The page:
A photo of a burned forest may seem an odd choice as photo of the month since we are also celebrating Arbor Day in April. I remember how disturbed my fourth-graders were when we went on a field trip to a park that had recently conducted a controlled burn. At first, it was hard for them to understand how a “forest fire” could ever be a good thing. Your students will probably react in a similar fashion to this photo. If you like trees, it’s hard to see them with charred trunks. However by the end of that field trip many years ago, the students started to understand why a controlled burn was a good thing. The park ranger pointed out that all the large trees had survived the fire, that new growth was already starting in the enriched soil, and that pinecones had opened.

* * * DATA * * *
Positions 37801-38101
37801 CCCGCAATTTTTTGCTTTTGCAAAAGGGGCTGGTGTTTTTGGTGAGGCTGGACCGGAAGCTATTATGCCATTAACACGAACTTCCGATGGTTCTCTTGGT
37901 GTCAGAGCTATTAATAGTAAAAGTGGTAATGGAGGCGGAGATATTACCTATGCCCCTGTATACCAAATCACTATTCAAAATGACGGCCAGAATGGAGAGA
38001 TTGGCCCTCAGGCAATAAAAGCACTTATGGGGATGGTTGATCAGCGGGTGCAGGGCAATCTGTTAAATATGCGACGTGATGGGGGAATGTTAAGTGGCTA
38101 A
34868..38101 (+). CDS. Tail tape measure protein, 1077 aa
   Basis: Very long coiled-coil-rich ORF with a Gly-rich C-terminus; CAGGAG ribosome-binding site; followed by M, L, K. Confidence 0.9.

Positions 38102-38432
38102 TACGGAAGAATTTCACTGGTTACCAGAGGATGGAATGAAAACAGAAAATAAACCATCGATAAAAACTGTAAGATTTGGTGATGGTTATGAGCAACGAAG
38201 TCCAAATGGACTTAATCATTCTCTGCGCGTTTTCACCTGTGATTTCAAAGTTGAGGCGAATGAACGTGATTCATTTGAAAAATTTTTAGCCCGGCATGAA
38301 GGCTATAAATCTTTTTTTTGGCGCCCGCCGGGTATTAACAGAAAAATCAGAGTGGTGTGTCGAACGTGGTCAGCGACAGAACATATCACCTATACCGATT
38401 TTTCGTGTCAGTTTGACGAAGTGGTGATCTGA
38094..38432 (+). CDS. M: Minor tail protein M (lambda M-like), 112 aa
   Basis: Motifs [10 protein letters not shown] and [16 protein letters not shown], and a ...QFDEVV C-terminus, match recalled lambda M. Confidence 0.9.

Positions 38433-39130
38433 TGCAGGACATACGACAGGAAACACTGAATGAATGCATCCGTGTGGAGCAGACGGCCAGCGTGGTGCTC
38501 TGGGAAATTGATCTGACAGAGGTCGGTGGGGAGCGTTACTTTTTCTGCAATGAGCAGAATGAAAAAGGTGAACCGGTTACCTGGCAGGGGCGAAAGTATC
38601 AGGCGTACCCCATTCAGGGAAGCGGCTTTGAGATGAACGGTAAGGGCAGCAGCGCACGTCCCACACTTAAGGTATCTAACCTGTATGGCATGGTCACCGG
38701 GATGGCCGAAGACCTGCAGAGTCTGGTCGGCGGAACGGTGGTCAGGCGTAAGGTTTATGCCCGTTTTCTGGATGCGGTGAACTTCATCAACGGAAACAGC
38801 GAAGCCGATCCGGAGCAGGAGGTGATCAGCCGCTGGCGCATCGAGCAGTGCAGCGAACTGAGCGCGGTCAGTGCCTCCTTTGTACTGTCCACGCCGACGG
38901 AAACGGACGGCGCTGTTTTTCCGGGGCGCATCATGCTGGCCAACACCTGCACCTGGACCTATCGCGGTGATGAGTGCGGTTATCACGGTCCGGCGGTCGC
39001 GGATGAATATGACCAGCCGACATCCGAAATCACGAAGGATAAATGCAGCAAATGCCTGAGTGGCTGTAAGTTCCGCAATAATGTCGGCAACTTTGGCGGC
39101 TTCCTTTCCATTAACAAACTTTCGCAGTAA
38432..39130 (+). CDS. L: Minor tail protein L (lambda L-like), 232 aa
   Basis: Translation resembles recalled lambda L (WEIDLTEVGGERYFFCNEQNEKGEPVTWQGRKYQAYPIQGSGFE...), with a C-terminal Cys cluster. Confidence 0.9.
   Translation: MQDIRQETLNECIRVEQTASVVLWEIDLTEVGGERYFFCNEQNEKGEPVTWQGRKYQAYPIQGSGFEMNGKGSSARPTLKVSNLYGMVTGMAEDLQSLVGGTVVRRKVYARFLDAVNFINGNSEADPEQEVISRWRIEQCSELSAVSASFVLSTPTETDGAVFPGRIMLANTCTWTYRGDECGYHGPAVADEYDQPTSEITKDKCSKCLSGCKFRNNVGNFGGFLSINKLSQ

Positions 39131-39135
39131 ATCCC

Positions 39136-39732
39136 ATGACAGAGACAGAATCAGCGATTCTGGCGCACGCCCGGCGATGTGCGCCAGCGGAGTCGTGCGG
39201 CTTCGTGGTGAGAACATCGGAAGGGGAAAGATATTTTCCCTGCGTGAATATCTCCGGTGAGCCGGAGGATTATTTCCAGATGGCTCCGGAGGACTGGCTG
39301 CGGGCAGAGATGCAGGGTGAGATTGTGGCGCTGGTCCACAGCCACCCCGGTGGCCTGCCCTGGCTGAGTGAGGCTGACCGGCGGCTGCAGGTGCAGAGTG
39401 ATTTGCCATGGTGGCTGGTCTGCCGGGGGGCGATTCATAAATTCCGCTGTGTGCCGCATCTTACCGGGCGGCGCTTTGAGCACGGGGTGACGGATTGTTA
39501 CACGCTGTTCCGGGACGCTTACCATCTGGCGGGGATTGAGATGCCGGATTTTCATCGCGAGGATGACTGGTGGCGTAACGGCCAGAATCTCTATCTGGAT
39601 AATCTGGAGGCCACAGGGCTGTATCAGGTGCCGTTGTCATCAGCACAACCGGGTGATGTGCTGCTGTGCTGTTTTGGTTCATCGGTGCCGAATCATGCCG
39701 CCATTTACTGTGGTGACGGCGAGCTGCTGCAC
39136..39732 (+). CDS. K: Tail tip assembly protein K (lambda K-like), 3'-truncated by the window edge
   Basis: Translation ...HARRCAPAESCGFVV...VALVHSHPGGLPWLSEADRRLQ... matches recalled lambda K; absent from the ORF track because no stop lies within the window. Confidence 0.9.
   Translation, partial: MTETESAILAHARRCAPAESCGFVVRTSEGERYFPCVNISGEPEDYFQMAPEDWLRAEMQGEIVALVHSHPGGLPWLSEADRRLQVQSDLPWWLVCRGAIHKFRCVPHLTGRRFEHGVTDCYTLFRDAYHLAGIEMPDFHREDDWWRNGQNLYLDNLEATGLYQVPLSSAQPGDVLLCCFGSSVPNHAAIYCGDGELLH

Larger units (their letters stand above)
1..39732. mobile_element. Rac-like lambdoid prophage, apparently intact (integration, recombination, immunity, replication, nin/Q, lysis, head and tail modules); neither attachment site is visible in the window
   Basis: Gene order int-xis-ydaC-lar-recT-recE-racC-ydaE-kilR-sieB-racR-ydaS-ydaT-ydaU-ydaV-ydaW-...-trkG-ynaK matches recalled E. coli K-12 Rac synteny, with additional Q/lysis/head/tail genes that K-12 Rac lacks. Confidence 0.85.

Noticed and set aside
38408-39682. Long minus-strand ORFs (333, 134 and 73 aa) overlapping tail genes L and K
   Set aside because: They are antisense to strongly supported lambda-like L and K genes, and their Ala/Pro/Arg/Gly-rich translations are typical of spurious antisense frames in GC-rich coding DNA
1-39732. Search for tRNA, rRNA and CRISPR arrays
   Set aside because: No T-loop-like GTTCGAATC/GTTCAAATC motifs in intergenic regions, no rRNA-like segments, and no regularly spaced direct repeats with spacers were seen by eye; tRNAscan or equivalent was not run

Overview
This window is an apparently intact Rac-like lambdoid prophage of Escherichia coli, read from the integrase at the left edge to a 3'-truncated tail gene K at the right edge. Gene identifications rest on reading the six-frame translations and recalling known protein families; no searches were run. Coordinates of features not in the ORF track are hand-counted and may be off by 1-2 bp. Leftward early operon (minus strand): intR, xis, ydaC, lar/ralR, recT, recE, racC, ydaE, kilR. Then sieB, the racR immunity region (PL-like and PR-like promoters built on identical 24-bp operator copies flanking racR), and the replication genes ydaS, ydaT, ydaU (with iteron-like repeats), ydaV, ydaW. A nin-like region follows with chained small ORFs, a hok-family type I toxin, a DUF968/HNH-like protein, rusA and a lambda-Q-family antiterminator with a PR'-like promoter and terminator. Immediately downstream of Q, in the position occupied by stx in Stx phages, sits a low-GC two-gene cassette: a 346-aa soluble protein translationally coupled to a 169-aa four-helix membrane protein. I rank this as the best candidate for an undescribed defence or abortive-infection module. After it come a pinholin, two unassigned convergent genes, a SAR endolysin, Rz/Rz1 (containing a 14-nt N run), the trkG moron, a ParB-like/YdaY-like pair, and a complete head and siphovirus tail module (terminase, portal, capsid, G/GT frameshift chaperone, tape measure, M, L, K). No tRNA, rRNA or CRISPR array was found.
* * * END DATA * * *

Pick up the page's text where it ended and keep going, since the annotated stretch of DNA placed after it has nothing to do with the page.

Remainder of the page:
Here are two related questions for your students to explore:

1. Why are controlled burns intentionally set in parks and forests?

2. What happens to a forest when there are no controlled burns and all naturally-occurring fires are extinguished as soon as possible?

Roy Winkelman is a 40+ year veteran teacher of students from every level kindergarten through graduate school. As the former Director of FCIT, he began the Center's focus on providing students with rich content collections from which to build their understanding. When not glued to his keyboard, Dr. Winkelman can usually be found puttering around his tomato garden in Pittsburgh. Questions about this post or suggestions for a future topic? Email me at winkelma@usf.edu. To ensure that your email is not blocked, please do not change the subject line. Thank you!

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